Continuing to expand its alliances and overall footprint throughout Asia, Chapman University’s Dodge College of Film and Media Arts, recognized as one of the world’s premiere film schools, has entered into a partnership with the prestigious Taipei National University of the Arts (TNUA) that will see the two institutions collaborate on a number of initiatives to further film education experiences for students in both countries. Dodge College Dean Bob Bassett made the agreement official at a signing today in Taipei, Taiwan, during the Kuan Du Arts Festival.
Dodge College and TNUA are undertaking this collaboration for the purpose of promoting an academic interchange between the two institutions. Recognizing the importance of mutual collaboration and the contributions to the industry made by institutions of higher education, the schools desire to promote exchange between the faculty and students as well as the exchange of academic and creative ideas in the film world.
The program components to be developed under the initial phase of the partnership may include joint educational forum projects, joint artistic and experimental projects, faculty exchange and student exchange.
Chapman University’s Dodge College of Film and Media Arts is no stranger to collaborations with partners in Asia. The school maintains a partnership with Ngee Ann Polytechnic in Singapore, offering a two-year degree program in creative producing at the Ngee Ann campus in Singapore. Chapman also has ongoing partnerships with the Seoul Institute of the Arts and Dongseo University in Busan, as well as with South Korea’s Busan International Film Festival (BIFF), Asia’s largest film festival, to present Busan West in Orange, California. Busan West presents a unique filmmaker showcase that brings select Asian films and filmmakers from BIFF to the U.S. to create a new platform for heightened recognition outside of Asia.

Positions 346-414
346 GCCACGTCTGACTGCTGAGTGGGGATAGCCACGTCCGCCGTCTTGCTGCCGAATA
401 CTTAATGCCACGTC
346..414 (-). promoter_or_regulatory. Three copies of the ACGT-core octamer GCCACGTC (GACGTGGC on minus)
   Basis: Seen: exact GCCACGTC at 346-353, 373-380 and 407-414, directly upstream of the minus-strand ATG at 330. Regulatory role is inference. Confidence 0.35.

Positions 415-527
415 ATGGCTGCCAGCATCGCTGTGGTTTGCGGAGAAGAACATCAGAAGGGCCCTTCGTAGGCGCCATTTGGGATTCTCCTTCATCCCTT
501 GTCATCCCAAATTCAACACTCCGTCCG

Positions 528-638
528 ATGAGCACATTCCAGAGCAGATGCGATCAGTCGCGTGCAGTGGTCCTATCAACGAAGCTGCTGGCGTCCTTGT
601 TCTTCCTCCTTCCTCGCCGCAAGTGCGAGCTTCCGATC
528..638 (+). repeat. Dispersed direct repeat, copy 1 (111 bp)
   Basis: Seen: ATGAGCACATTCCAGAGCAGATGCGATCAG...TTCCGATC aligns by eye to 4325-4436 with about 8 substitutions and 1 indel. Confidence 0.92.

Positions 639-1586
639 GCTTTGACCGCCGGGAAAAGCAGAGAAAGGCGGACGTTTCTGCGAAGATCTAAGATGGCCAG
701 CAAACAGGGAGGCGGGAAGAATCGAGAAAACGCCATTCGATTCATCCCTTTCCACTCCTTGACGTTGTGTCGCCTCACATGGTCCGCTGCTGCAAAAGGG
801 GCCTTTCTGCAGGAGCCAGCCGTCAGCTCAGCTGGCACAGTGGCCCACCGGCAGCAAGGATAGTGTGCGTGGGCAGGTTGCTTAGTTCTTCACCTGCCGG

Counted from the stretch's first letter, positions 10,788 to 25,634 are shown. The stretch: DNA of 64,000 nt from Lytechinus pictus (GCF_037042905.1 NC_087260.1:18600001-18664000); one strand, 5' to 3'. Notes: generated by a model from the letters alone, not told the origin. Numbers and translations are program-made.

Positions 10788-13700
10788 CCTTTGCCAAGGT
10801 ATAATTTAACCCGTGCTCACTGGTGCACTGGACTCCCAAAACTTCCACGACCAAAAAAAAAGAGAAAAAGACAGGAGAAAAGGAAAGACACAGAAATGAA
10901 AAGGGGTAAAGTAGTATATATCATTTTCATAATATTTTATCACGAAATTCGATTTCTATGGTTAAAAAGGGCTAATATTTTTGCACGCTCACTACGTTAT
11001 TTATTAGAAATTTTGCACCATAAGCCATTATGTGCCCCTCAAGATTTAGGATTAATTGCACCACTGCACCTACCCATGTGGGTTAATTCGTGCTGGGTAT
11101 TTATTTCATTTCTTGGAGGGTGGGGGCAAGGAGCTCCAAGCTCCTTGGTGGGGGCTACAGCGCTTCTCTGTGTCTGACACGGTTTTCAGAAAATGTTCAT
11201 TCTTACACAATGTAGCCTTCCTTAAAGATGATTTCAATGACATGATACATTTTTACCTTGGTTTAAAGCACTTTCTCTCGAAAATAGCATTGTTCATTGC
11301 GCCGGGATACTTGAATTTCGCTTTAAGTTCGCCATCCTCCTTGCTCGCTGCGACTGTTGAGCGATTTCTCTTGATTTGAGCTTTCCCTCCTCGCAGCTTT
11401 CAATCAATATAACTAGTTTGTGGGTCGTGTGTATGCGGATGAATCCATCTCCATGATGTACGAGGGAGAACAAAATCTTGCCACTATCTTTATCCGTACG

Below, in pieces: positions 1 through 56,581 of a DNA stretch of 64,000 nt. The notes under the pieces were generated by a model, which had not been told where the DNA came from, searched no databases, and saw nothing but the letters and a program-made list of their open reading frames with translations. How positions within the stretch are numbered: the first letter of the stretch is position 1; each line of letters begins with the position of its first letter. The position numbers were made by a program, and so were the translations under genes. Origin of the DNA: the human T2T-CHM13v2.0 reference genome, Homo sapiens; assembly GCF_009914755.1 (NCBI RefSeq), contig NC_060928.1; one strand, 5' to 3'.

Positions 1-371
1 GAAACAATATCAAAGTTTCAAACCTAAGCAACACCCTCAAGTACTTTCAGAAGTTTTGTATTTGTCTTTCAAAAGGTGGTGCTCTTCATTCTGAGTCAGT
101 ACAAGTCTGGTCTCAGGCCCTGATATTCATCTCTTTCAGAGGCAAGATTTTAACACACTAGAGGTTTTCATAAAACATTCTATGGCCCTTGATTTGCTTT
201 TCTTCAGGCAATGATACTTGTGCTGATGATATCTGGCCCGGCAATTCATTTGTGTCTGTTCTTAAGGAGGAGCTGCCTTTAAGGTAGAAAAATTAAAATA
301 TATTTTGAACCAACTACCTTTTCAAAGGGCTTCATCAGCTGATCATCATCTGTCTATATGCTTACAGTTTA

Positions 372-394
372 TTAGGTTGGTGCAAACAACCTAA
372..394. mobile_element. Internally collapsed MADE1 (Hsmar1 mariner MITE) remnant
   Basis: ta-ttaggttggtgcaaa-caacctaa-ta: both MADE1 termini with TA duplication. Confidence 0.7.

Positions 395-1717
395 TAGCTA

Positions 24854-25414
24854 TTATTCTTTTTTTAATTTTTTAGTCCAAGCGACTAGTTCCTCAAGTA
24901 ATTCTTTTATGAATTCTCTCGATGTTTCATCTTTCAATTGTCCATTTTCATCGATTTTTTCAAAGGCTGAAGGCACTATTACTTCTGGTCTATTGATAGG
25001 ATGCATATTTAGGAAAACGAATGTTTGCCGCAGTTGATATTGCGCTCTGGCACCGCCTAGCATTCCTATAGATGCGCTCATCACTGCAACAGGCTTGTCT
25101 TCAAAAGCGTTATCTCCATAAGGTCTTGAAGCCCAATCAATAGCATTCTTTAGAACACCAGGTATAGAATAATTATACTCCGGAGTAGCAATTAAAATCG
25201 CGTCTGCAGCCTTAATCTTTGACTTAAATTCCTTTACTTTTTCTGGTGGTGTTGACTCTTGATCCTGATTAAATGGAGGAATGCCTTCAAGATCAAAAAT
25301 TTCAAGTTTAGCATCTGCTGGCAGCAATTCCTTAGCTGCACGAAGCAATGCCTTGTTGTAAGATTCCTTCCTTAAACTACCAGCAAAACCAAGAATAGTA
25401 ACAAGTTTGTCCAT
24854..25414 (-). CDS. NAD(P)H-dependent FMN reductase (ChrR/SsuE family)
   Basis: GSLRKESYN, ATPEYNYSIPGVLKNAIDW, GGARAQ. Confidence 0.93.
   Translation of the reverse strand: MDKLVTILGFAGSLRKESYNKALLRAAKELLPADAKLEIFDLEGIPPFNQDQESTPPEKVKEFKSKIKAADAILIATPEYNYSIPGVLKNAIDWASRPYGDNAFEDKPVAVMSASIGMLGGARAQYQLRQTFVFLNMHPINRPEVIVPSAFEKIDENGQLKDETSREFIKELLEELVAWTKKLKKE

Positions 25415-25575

As the most important institution for educating artists in Taiwan, TNUA embraces a principle that stresses both the traditional and modern, and both the international and local. Its pedagogy gives equal emphasis to both the theoretical and the practical, with a mission to nurture generations of artists for Taiwan, and to elevate the country’s overall artistic and cultural achievements.
TNUA’s educational goal is to nurture “innovators and creators” in the world of arts. It particularly stresses the importance of unleashing creativity in different fields. It was founded in 1982. At the time, the government, in response to Taiwan society’s expectations for arts education, invested various resources into founding the National Institute of the Arts (NIA). Kuandu was selected as the permanent site of its campus in 1991, and in 2001 NIA was renamed as TNUA.